10
Dec
08

Is it too much to ask

for some standard, common-sense and logical approach among yarn companies when assigning weight classification to yarns? In what confused mind are both Elsbeth Lavold Cotton Patine (WPI=17)and Red Heart Super Saver (WPI=11) classified as worsted weight? Folks, it just doesn’t make any sense. It’s difficult enough when publishers dictate which (expensive) yarn(s)  designers must use for publication, but it is fairly impossible to adequately substitute to accommodate a more modest budget.

Let me say up front that I may be becoming that which I  had heretofore sworn I would not become … a yarn snob. I try to use the best yarn I can find and/or afford for my designs. What I am basically saying is that I am becoming psychologically allegic to acylic. Yet, I know that, for certain projects, acrylic is the way to do. Apparel is not among those projects. Still I am mindful that if I want my designs to be appreciated and actually worn, I have to make those designs accessible. To be honest, I could never afford the yarn I was asked to use in designing the Gatsby Sweater. Luckily I didn’t have to pay for it: a sweater in my size, using the yarn suggested in the pattern, would cost close to $200. Yet, finding a workable, affordable substitute for many who wished to make the sweater was a major challenge.  As with worsted weight, DK weight seems to be different for each yarn manufacturer. Truth be told, RYC Cashsoft DK is a much  finer weight that the sport weight yarn I used in the original design. To make matters more interesting is the fact that some publishers use the terms DK and sport interchangibly.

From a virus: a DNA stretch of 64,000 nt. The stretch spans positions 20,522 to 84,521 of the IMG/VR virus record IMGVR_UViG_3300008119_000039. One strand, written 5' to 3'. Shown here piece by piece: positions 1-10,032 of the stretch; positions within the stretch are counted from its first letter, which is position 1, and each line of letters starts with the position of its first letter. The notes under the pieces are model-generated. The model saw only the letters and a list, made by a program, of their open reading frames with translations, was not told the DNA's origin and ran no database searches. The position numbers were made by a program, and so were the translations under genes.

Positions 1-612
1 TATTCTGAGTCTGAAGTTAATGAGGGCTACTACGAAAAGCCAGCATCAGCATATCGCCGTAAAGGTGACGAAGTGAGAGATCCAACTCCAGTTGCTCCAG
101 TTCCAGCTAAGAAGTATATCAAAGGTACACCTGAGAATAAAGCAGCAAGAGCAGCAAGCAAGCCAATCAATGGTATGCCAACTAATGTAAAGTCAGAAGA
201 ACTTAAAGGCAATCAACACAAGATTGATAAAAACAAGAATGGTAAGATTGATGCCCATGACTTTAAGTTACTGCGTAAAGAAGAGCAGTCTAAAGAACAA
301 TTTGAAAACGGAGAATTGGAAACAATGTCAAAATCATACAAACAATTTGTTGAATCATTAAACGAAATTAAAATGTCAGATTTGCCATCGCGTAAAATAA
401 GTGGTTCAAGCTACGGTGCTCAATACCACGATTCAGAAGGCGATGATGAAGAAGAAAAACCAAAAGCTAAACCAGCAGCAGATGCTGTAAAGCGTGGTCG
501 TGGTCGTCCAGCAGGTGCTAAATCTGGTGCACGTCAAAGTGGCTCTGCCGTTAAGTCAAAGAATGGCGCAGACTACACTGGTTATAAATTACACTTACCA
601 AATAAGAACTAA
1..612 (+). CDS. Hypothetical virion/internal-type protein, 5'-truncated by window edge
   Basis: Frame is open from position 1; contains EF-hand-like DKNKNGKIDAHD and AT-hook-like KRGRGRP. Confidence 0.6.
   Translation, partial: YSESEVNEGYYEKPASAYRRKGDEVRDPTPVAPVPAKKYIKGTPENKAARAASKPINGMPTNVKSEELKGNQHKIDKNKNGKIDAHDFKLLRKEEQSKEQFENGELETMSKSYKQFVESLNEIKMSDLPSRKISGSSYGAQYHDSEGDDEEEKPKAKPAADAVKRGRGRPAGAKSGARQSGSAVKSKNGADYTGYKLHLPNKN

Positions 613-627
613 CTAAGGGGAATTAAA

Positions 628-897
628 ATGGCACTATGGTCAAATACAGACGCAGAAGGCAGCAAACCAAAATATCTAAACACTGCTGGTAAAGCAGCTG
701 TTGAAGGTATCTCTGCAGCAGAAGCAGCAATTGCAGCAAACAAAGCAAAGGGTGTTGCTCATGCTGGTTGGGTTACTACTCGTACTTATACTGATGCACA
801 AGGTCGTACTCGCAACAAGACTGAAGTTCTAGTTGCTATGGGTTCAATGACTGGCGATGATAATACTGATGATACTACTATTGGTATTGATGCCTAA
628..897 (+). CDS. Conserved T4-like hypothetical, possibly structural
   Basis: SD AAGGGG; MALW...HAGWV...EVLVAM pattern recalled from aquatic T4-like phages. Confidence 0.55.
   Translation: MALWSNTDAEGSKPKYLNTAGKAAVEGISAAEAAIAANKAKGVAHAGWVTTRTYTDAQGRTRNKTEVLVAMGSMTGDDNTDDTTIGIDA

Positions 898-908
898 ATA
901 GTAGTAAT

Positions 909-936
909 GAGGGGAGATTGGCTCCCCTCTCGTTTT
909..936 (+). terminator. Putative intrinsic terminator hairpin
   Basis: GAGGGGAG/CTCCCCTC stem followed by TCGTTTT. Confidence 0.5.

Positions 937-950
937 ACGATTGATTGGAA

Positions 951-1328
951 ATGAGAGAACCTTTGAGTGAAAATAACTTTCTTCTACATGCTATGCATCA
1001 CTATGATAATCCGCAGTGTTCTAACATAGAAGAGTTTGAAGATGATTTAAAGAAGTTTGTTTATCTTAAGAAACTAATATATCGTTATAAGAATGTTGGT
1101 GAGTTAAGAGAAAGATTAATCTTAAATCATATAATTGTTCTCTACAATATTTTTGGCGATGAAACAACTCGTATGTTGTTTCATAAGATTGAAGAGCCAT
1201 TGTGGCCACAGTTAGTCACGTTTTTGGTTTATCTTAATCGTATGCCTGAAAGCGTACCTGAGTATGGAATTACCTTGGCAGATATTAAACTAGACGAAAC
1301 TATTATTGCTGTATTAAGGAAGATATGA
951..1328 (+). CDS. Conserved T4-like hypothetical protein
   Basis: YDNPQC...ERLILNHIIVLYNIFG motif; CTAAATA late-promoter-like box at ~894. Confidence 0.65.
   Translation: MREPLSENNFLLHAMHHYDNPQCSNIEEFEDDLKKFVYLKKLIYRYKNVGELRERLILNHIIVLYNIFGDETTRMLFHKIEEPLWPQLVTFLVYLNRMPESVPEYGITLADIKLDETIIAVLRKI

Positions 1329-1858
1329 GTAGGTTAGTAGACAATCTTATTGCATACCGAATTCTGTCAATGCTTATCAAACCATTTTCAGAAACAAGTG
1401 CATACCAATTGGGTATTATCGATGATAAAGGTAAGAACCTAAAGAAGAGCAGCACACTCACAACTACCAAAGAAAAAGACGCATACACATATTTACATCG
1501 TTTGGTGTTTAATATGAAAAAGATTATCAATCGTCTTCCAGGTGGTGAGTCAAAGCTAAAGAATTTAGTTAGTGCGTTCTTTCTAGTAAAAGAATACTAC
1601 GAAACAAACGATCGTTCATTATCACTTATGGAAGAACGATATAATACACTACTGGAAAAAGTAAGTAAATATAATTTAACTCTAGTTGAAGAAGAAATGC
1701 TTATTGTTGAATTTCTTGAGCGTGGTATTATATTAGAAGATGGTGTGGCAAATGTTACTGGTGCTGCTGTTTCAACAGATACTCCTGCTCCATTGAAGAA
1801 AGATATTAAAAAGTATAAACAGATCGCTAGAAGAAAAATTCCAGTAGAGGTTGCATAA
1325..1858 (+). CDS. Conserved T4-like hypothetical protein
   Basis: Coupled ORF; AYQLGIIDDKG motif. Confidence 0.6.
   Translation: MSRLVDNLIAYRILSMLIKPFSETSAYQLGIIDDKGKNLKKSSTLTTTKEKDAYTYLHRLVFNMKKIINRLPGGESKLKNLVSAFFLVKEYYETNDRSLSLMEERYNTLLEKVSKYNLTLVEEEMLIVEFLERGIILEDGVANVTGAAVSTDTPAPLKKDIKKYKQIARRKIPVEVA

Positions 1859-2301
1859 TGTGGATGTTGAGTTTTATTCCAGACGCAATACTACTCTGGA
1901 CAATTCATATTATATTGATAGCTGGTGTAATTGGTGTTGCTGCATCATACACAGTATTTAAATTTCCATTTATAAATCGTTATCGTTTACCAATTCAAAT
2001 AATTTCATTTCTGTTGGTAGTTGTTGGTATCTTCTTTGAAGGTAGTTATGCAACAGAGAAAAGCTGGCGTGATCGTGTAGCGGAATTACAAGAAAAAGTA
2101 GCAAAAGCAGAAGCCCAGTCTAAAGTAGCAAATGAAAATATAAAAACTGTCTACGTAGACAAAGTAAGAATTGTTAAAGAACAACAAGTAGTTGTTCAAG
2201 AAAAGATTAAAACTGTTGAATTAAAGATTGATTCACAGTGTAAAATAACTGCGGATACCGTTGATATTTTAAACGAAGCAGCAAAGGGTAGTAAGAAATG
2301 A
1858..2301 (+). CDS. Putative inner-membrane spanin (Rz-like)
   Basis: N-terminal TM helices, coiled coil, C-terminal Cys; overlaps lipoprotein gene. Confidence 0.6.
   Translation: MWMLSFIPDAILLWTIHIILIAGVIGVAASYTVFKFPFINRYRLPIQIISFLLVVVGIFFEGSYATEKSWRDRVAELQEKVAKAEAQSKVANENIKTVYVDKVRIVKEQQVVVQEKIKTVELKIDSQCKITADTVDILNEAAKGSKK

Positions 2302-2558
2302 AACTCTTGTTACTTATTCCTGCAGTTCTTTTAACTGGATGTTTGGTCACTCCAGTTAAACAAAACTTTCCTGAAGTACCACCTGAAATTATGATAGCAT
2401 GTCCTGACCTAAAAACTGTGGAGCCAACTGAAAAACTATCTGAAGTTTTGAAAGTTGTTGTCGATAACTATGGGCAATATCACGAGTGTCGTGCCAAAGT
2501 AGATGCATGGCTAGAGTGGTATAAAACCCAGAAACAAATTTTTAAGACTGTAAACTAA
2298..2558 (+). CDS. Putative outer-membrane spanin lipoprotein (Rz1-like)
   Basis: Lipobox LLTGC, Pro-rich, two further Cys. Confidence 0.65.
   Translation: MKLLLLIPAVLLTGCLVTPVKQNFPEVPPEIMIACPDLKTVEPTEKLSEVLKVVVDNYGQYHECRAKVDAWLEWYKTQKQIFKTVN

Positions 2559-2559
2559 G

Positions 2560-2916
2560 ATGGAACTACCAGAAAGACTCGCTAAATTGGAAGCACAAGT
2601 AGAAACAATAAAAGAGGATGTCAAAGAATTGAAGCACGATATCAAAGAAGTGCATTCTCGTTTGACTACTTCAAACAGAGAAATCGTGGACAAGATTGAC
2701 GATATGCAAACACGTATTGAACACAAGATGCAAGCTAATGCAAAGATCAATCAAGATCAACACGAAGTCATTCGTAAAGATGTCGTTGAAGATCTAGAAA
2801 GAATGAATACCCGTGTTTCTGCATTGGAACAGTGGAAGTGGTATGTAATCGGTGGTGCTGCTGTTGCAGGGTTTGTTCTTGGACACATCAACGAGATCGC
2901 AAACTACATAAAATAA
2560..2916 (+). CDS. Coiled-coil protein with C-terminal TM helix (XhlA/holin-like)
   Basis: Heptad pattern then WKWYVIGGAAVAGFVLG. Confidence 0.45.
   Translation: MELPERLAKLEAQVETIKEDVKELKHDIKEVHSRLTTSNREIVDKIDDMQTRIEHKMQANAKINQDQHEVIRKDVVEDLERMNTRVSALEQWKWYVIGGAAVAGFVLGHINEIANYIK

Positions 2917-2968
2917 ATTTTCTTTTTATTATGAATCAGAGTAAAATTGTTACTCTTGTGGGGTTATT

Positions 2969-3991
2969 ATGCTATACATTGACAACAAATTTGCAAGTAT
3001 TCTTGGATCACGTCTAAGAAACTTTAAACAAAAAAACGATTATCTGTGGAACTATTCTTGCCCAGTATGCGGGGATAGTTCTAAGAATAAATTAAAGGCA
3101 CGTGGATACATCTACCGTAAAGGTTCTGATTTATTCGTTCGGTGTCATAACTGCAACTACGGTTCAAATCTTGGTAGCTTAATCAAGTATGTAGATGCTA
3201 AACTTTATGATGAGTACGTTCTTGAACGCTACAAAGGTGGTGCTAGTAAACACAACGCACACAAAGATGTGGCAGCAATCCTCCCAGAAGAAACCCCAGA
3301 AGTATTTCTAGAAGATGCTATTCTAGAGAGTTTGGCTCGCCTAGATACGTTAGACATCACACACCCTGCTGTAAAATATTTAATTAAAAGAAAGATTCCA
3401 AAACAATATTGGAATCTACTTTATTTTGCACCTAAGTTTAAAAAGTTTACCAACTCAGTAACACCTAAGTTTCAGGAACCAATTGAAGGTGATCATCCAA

This is madness. Yarn classifications should be standardized according to (in my humble opinion) WPI, not gauge. If the same hook or needle size was referenced in each gauge statement, I might give gauge more credit. But when one yarn with a gauge statement of 22/4″ on #6 needles and another 24/4″ on #8 needles are both classified as DK, I frankly lose confidence.

I propose standardizing yarn weights according to WPI (wraps per inch). How many times a yarn can be wrapped within 1 inch cannot be fudged, exaggerated, miscounted or obfuscated. It is what it is and we can go on our merry way. Is it too much to ask to have our lives rendered just a bit less complicated by agreeing on reality?

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